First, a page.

Quoting within $(command substitution) in Bash

In my Bash environment I use variables containing spaces, and I use these variables within command substitution.

What is the correct way to quote my variables? And how should I do it if these are nested?

DIRNAME=$(dirname "$FILE")

or do I quote outside the substitution?

DIRNAME="$(dirname $FILE)"

or both?

DIRNAME="$(dirname "$FILE")"

or do I use back-ticks?

DIRNAME=`dirname "$FILE"`

What is the right way to do this? And how can I easily check if the quotes are set right?

Asked By: CousinCocaine

||

In order from worst to best:

  • DIRNAME="$(dirname $FILE)" will not do what you want if $FILE contains whitespace (or whatever characters $IFS currently contains) or globbing characters [?*.
  • DIRNAME=`dirname "$FILE"` is technically correct, but backticks are not recommended for command expansion because of the extra complexity when nesting them and the extra backslash processing that happens within them.
  • DIRNAME=$(dirname "$FILE") is correct, but only because this is an assignment to a scalar (not array) variable. If you use the command substitution in any other context, such as export DIRNAME=$(dirname "$FILE") or du $(dirname -- "$FILE"), the lack of quotes will cause trouble if the result of the expansion contain whitespace or globbing characters.
  • DIRNAME="$(dirname "$FILE")" (except for the missing --, see below) is the recommended way. You can replace DIRNAME= with a command and a space without changing anything else, and dirname receives the correct string.

To improve even further:

  • DIRNAME="$(dirname -- "$FILE")" works if $FILE starts with a dash.
  • DIRNAME="$(dirname -- "$FILE" && printf x)" && DIRNAME="${DIRNAME%?x}" || exit works even if $FILE‘s dirname ends with a newline, since $() chops off newlines at the end of output, both the one added by dirname and the ones that may be part of the actual data.

You can nest command expansions as much as you like. With $() you always create a new quoting context, so you can do things like this:

foo "$(bar "$(baz "$(ban "bla")")")"

You do not want to try that with backticks.

Answered By: l0b0

You can always show the effects of variable quoting with printf.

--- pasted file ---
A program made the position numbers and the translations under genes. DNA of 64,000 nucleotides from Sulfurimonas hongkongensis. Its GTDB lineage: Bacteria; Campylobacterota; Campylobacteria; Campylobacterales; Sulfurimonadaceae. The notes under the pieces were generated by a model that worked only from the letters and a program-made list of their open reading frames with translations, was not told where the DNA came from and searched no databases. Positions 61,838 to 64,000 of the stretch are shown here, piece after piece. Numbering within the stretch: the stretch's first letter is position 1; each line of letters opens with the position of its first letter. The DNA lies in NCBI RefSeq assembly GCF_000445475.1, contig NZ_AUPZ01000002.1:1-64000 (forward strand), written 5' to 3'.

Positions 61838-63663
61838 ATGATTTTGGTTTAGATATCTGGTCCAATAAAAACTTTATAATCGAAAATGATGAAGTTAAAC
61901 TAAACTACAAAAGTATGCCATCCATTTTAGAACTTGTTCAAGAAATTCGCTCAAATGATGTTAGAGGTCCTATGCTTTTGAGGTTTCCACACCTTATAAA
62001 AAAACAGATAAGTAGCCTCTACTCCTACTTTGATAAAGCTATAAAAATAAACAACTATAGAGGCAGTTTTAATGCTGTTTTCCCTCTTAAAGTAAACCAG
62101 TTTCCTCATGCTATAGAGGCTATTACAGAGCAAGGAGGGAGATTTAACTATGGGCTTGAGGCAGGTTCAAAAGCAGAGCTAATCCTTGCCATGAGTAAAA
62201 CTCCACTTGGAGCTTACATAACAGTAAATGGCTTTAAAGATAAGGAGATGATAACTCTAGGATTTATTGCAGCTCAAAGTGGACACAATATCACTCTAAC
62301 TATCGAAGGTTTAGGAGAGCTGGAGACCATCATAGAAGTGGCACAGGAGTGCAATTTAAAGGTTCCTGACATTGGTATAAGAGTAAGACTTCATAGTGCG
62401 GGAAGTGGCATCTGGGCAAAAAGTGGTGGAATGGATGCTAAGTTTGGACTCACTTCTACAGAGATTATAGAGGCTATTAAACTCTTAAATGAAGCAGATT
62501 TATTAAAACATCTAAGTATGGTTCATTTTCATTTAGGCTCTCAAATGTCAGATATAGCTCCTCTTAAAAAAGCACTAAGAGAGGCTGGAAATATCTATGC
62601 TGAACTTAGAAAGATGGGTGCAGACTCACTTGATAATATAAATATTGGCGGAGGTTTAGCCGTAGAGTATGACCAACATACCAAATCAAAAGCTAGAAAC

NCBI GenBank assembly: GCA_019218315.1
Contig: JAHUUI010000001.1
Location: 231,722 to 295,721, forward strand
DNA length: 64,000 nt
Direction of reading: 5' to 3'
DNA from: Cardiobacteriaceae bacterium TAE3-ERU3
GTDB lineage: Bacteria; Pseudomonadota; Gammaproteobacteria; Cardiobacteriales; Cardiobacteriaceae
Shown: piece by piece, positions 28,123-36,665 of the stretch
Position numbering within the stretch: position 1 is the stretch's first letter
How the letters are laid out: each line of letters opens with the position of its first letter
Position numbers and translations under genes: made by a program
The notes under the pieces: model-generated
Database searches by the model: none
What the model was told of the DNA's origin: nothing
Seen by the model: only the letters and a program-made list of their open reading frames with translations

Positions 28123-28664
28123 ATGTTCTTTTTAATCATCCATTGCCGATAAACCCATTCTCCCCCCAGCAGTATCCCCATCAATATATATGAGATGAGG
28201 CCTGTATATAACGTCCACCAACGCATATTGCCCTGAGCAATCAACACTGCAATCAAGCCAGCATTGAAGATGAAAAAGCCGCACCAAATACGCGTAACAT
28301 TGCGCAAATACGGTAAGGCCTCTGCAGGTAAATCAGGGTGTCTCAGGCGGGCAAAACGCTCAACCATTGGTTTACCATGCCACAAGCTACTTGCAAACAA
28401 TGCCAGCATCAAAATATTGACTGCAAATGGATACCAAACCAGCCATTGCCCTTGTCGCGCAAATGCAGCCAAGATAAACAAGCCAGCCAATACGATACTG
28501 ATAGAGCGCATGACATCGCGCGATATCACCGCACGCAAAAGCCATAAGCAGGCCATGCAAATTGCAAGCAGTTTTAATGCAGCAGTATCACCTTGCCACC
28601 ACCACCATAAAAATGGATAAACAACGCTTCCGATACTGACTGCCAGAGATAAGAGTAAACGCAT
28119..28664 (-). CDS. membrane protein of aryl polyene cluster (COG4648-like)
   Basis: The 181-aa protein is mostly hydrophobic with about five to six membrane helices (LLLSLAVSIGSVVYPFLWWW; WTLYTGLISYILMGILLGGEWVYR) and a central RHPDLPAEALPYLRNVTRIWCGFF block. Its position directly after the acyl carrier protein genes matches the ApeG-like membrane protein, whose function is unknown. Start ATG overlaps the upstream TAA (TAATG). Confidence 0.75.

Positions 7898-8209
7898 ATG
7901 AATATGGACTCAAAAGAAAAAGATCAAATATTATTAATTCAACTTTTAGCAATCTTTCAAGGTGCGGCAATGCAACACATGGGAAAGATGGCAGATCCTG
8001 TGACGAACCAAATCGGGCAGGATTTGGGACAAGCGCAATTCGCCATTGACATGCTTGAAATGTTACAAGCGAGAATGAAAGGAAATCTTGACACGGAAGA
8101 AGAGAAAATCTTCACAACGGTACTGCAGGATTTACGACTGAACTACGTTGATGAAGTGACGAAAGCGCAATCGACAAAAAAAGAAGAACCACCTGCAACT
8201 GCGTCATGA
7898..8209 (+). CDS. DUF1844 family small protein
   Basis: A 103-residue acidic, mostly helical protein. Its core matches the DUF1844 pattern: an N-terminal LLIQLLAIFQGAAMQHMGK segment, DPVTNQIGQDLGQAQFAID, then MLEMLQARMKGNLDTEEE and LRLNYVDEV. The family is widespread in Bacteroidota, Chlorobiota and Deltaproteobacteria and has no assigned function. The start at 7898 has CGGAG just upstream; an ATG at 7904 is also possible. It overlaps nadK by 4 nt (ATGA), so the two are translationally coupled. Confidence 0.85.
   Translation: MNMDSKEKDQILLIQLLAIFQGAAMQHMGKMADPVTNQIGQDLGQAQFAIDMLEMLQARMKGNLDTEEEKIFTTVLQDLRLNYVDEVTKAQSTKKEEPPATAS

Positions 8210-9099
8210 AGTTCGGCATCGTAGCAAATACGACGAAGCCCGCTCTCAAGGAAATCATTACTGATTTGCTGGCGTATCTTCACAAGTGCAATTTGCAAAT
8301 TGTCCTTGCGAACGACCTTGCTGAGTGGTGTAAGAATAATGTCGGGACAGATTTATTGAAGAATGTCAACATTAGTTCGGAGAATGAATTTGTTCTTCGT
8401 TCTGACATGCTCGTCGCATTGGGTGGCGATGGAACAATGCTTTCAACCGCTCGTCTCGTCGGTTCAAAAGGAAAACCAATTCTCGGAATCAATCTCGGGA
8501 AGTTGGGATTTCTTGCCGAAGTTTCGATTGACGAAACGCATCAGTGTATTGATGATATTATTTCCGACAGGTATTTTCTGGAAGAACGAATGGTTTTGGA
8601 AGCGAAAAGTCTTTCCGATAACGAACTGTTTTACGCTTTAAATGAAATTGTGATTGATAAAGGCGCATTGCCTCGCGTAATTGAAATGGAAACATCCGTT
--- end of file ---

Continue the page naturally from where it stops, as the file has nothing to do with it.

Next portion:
Word splitting done on var1:

$ var1="hello     world"
$ printf '[%s]n' $var1
[hello]
[world]

var1 quoted, so no word splitting:

$ printf '[%s]n' "$var1"
[hello     world]

Word splitting on var1 inside $(), equivalent to echo "hello" "world":

$ var2=$(echo $var1)
$ printf '[%s]n' "$var2"
[hello world]

No word splitting on var1, no problem with not quoting the $():

$ var2=$(echo "$var1")
$ printf '[%s]n' "$var2"
[hello     world]

Word splitting on var1 again:

$ var2="$(echo $var1)"
$ printf '[%s]n' "$var2"
[hello world]

Quoting both, easiest way to be sure.

$ var2="$(echo "$var1")"
$ printf '[%s]n' "$var2"
[hello     world]

Globbing problem

Not quoting a variable can also lead to glob expansion of its contents:

$ mkdir test; cd test; touch file1 file2
$ var="*"
$ printf '[%s]n' $var
[file1]
[file2]
$ printf '[%s]n' "$var"
[*]

Note this happens after the variable is expanded only. It is not necessary to quote a glob during assignment:

$ var=*
$ printf '[%s]n' $var
[file1]
[file2]
$ printf '[%s]n' "$var"
[*]

Use set -f to disable this behaviour:

$ set -f
$ var=*
$ printf '[%s]n' $var
[*]

And set +f to re-enable it:

$ set +f
$ printf '[%s]n' $var
[file1]
[file2]
Answered By: Graeme

Addition to the accepted answer:

While I generally agree with @l0b0’s answer here, I suspect the placement of bare backticks in the “worst to best” list is at least partly a result of the assumption that $(...) is available everywhere. I realize that the question specifies Bash, but there are plenty of times when Bash turns out to mean /bin/sh, which may not always actually be the full Bourne Again shell.

In particular, the plain Bourne shell won’t know what to do with $(...), so scripts which claim to be compatible with it (e.g., via a #!/bin/sh shebang line) will likely misbehave if they are actually run by the “real” /bin/sh – this is of special interest when, say, producing init scripts, or packaging pre- and post-scripts, and can land one in a surprising place during installation of a base system.

If any of that sounds like something you’re planning to do with this variable, nesting is probably less of a concern than having the script actually, predictably run. When it’s a simple enough case and portability is a concern, even if I expect the script to usually run on systems where /bin/sh is Bash, I often tend to use backticks for this reason, with multiple assignments instead of nesting.

Having said all that, the ubiquity of shells which implement $(...) (Bash, Dash, et al.), leaves us in a good spot to stick with the prettier, easier-to-nest, and more recently preferred POSIX syntax in most cases, for all the reasons @l0b0 mentions.

Aside: this has shown up occasionally on StackOverflow, too –

Answered By: rsandwick3